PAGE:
Help For Brain Fog
It’s not always menopause related as a 2021 study found that 7% of those with long COVID reported brain fog.
Brain fog is a temporary condition that can make it difficult for you to concentrate, recall or retain information, and complete tasks.
When your brain is feeling fuzzy you’re unmotivated, it’s difficult to remember important information, and your mind is taking every opportunity to drift.
Brain fog’ isn’t a scientific term and we all have periods of not thinking as sharply as we’d like. But most of the time, the sensation is temporary.
Why have I got brain fog?
Although it is certainly very common at Menopause it’s not just hormonal changes that can cause you to start being less sharp in your thinking. There can be a number of other factors involved, in particular chronic stress, depression, dehydration, a poor diet, certain medications (such as those for anxiety and depression) and other health conditions or infections.
Lifestyle changes that can help
Because there are so many different factors related to brain fog, there’s no one-size-fits-all way of treating it.
If your brain fog is disrupting your everyday routine or making it hard to perform daily tasks, you should make an appointment with your doctor. But, if all you’re experiencing is a little bit of fogginess, it might be worth it to test out a few lifestyle changes.
Take a real break
Have you ever felt like you just couldn’t get yourself to focus on a task, no matter how hard you tried? Well, research suggests the solution isn’t to try harder. It might be best to momentarily quit.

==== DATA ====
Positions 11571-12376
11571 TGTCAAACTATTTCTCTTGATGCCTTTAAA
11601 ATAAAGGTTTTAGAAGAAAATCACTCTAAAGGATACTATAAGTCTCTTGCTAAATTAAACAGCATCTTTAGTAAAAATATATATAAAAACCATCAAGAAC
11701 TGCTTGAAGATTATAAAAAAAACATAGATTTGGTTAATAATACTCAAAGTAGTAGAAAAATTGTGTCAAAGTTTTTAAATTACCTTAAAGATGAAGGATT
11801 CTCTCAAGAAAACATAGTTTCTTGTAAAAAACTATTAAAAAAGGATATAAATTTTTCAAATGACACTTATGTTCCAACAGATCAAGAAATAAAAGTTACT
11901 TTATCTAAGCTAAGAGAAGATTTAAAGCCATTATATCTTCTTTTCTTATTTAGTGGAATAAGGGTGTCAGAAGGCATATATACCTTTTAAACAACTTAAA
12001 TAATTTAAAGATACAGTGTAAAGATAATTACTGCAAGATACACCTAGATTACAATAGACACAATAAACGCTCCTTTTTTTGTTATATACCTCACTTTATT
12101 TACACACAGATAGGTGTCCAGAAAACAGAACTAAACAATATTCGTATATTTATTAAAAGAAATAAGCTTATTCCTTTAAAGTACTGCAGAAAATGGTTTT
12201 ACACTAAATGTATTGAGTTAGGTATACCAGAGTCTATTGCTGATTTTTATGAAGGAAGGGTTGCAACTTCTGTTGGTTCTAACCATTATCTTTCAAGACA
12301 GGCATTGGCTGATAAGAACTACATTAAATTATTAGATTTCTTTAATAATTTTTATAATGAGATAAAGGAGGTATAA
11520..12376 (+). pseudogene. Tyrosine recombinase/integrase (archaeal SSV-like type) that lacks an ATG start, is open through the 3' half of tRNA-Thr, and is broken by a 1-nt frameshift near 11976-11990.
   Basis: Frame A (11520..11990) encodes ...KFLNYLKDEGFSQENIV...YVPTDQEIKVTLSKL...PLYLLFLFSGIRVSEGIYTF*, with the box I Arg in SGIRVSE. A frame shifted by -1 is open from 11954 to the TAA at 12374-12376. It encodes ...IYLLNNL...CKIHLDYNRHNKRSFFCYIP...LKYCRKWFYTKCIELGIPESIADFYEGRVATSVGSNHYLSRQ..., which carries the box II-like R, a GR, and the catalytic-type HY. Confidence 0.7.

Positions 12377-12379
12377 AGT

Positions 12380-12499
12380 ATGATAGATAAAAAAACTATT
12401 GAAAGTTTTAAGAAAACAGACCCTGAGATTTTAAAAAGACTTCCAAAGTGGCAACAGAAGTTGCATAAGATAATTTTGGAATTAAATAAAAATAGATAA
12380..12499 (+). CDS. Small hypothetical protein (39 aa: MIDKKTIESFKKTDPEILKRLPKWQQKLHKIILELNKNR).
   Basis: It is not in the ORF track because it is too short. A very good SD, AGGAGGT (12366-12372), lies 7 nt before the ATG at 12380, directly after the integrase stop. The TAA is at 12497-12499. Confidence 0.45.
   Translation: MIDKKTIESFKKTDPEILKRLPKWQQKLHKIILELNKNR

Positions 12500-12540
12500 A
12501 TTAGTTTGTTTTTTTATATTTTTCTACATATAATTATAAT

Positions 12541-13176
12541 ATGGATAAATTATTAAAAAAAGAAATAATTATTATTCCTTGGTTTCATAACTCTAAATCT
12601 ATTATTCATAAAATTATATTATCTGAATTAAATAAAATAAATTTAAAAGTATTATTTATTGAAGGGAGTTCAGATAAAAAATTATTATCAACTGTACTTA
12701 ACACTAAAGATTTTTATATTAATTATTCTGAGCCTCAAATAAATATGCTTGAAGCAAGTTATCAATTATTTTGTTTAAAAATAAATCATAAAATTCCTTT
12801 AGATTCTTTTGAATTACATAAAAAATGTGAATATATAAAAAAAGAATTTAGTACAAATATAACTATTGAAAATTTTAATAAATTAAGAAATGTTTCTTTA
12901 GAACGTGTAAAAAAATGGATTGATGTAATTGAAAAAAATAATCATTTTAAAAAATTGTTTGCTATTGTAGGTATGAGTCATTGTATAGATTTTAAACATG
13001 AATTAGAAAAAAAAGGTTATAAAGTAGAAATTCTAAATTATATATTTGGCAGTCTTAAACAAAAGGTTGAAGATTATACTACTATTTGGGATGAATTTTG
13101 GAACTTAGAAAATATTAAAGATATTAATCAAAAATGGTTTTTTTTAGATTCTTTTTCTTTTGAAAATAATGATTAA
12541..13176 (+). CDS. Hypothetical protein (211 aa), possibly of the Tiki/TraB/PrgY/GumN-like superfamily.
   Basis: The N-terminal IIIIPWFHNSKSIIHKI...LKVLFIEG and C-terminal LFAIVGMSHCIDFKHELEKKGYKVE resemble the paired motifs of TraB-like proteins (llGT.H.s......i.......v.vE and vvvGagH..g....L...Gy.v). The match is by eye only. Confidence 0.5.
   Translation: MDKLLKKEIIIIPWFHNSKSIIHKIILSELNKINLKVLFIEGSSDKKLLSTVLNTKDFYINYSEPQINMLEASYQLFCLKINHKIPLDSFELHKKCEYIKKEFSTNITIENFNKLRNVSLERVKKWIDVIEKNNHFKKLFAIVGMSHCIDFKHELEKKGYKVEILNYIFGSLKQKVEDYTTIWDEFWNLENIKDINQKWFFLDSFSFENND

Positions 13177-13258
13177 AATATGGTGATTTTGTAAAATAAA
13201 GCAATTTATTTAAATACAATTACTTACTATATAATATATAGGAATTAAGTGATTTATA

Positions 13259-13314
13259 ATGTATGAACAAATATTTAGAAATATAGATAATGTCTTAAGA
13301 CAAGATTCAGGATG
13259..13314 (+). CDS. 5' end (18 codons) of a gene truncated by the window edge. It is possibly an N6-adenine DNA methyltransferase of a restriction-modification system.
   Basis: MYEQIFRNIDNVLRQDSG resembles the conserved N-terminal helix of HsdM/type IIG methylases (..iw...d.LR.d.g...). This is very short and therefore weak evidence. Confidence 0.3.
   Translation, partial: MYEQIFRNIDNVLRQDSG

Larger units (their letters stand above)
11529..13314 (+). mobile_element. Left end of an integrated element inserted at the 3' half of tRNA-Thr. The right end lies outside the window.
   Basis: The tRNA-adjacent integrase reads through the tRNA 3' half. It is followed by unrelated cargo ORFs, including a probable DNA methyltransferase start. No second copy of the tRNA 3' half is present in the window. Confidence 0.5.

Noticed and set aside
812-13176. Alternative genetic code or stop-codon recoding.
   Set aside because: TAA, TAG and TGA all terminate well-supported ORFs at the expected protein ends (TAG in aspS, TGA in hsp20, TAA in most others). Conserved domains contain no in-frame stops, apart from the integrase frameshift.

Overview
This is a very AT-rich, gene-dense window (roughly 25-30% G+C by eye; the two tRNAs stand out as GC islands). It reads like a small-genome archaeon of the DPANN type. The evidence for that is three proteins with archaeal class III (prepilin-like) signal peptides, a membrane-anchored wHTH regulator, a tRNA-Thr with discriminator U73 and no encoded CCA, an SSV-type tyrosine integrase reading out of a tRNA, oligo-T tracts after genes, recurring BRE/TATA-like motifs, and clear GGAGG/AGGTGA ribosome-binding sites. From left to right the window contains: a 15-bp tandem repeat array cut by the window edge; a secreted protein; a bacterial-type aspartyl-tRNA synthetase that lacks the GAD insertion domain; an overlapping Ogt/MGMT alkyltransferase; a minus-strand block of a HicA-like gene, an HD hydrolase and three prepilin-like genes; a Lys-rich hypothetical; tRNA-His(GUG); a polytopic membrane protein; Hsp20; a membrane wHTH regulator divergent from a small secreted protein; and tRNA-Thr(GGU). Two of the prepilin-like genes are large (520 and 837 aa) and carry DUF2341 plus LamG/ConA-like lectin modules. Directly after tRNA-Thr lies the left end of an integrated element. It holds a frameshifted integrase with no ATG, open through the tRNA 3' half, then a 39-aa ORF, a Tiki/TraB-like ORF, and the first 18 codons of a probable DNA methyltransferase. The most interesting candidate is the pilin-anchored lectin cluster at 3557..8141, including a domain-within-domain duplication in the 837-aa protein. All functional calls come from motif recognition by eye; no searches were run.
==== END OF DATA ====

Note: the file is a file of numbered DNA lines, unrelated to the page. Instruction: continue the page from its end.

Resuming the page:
A 2016 study suggested that stepping away from a task and taking a break can substantially improve your performance, focus, and degree of self-control – just not by checking for messages on your phone.
One 2019 study showed that reaching for a mobile did not allow the brain to recharge as effectively as other types of relaxation.
To give your brain a more efficient break, try:
– Meditating. Just a few mindful minutes can increase concentration.
– Calling a friend or loved one as social connection improves brain function.
– Taking a power nap as it may strengthen memory retention and cognition.
– Doing something creative such as painting, writing, colouring, dancing, cooking, or baking as creativity helps reduce stress.
– Going outdoors as research indicates that being in nature is a positive promoter of mental health.
Eat (and drink) to feel good
Treats like sweets and crisps can provide an immediate brain boost, but sticking to a balanced diet will help you perform more consistently throughout the day.
You don’t have to make dramatic changes right away. Instead of removing the “unhealthy” foods you regularly eat, start by making nutritious additions to your meals and snack times.
Foods high in antioxidants — such as blueberries, oranges, and nuts — help reduce oxidative stress in the body, which can have a positive effect on the brain and body.
Other nutritious brain foods include fish as it is high in omega-3 fatty acids. These have been associated with lower rates of cognitive decline, according to experts.
It’s also important to stay hydrated s the brain is approximately 75 percent water and a 2021 study found dehydration can affect memory and mood.